The charter is also a profoundly Canadian document. It acknowledges that the freedom and equality of all citizens is the brick and mortar of our society. But it also affords protection to unique aspects of our national identity and story: English and French minority language communities; aboriginal peoples; multicultural communities; and the principle of sharing prosperity and opportunity.
Since being entrenched 20 years ago today, the charter has also become a Canadian trademark in the world. In countries who are moving toward principles of good governance, our experience in formulating the charter has given us much sought after expertise.
The benchmark of the charter as a document for the people is the way that the people of Canada have embraced and made use of it. Without their collective will to take ownership of the charter, to make it their own, it would surely have faded into obscurity.
I am indeed fortunate to have had a role in achieving this landmark in Canadian history. We had, as the member from Winnipeg mentioned earlier in the House, a fabulous debate in the House that lasted for months and months. It was approved by a very big majority of members of parliament including, and he was right, 74 out of 75 members elected by Quebecers to this parliament.
The charter has worked because it is about people. As we celebrate its 20 years and look to the future let us continue, in the words of Pierre Trudeau, “--to put our faith, first and foremost, in the people of Canada who will breathe life into it”.
Mr. Vic Toews (Provencher, Canadian Alliance): Mr. Speaker, I am pleased to rise today in recognition of the 20th anniversary of the Canadian Charter of Rights and Freedoms.
Many Canadians can trace their origins to groups of refugees and immigrants who came to this country over the past hundreds of years. Many came to escape religious and political persecution by oppressive authorities, including my own family who came to Canada to escape the injustices of the brutal Soviet regime of the 1920s. These experiences are not easily forgotten by the collective memory of their descendants.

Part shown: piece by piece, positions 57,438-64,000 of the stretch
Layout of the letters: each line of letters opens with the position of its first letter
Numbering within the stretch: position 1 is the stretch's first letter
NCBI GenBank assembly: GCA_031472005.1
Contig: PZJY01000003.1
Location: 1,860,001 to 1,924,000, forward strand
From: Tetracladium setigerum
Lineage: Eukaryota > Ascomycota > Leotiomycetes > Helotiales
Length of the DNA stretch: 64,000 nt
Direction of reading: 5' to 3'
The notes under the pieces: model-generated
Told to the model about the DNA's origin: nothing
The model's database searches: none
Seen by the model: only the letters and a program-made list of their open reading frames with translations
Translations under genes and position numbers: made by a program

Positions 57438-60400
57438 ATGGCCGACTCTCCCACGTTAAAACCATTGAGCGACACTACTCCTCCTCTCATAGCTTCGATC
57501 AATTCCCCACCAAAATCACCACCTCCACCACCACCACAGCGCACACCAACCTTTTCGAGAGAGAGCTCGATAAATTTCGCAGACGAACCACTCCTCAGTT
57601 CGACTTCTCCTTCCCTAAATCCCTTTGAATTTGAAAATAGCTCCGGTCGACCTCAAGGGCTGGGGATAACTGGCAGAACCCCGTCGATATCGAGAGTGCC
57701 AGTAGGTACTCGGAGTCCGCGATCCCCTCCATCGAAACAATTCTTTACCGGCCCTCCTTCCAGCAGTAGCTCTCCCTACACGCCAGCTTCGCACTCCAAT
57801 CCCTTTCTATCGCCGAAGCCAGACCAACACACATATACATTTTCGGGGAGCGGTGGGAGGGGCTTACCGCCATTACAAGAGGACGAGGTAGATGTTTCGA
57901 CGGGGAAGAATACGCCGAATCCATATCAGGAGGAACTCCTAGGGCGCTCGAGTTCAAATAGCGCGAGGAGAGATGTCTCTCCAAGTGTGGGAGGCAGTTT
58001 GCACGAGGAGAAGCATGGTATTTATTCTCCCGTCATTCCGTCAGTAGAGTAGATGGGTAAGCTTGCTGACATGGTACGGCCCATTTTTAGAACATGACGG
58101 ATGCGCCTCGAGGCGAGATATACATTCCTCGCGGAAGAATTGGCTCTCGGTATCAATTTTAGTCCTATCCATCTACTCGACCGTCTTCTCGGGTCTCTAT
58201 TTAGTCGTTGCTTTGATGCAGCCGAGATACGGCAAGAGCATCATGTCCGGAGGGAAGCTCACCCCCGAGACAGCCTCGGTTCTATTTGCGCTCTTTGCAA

However, even in Canada the descendants of these immigrants and refugees learned through bitter experience that such matters as education and religion were not always guaranteed. Indeed aboriginal Canadians as well know that the government has sometimes hindered their development as equal partners in Canadian society.
The Canadian Charter of Rights and Freedoms has proven to be a powerful check on the power of government to unreasonably intrude on our rights and freedoms. Canadians today give their overwhelming support to the Canadian Charter of Rights and Freedoms. What Canadians from all regions say they like most of all about the charter are the aspects that promote unity, such as the protection of minority rights and the promotion of equality rights.
However, the charter is not a cure all for all the injustices of our society. Canadians have often disagreed with some of the changes the charter has affected in our society as a result of certain court decisions. These include, for example, the case of John Robin Sharpe and the court's conclusion that freedom of expression and artistic merit include the production of material glorifying the violent sexual exploitation of children by adults.